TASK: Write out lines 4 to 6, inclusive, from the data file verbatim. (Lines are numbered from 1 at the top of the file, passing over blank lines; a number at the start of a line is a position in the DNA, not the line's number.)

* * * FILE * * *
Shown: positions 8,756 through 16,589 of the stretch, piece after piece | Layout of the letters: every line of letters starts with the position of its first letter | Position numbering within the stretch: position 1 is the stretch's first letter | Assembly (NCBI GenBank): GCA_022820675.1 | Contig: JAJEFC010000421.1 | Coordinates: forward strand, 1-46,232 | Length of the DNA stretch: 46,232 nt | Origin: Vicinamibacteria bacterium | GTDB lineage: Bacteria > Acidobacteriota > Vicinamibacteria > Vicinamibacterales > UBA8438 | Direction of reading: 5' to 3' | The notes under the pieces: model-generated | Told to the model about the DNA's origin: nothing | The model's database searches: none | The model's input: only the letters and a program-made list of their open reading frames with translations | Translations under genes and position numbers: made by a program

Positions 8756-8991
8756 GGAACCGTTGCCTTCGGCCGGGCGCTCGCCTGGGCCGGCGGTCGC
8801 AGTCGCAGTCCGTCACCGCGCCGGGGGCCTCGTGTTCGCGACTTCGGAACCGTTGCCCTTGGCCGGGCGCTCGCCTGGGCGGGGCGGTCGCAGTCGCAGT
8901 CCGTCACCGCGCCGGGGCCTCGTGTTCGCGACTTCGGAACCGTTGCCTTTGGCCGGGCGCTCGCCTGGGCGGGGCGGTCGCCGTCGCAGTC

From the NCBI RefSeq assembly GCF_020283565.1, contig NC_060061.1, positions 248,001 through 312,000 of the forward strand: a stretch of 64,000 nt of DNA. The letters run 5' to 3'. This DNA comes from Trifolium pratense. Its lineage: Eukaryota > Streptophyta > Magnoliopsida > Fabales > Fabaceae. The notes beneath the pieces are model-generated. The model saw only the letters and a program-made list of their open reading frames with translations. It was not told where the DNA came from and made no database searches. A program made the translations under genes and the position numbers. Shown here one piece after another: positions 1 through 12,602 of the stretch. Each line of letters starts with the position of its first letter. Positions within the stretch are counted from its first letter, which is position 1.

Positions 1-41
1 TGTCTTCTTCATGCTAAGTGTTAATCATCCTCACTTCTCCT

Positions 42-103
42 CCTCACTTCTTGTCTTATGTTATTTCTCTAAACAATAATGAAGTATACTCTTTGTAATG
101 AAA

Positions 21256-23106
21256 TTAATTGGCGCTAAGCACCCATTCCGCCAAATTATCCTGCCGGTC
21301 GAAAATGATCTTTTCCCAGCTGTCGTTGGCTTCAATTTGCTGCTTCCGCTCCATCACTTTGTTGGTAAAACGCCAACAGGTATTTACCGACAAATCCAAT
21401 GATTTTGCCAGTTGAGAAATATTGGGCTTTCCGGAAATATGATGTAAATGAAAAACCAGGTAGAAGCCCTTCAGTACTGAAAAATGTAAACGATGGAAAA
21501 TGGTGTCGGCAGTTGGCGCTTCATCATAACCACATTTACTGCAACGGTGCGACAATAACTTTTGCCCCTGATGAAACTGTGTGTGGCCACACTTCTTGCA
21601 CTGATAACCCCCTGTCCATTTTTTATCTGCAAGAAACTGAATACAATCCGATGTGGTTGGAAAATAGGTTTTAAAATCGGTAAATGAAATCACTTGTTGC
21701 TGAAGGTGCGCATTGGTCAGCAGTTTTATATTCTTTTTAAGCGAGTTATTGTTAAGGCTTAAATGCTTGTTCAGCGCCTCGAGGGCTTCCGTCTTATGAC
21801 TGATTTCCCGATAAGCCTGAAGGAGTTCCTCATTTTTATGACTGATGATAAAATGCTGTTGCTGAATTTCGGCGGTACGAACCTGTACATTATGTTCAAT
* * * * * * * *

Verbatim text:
8801 AGTCGCAGTCCGTCACCGCGCCGGGGGCCTCGTGTTCGCGACTTCGGAACCGTTGCCCTTGGCCGGGCGCTCGCCTGGGCGGGGCGGTCGCAGTCGCAGT
8901 CCGTCACCGCGCCGGGGCCTCGTGTTCGCGACTTCGGAACCGTTGCCTTTGGCCGGGCGCTCGCCTGGGCGGGGCGGTCGCCGTCGCAGTC

From the NCBI RefSeq assembly GCF_020283565.1, contig NC_060061.1, positions 248,001 through 312,000 of the forward strand: a stretch of 64,000 nt of DNA. The letters run 5' to 3'. This DNA comes from Trifolium pratense. Its lineage: Eukaryota > Streptophyta > Magnoliopsida > Fabales > Fabaceae. The notes beneath the pieces are model-generated. The model saw only the letters and a program-made list of their open reading frames with translations. It was not told where the DNA came from and made no database searches. A program made the translations under genes and the position numbers. Shown here one piece after another: positions 1 through 12,602 of the stretch. Each line of letters starts with the position of its first letter. Positions within the stretch are counted from its first letter, which is position 1.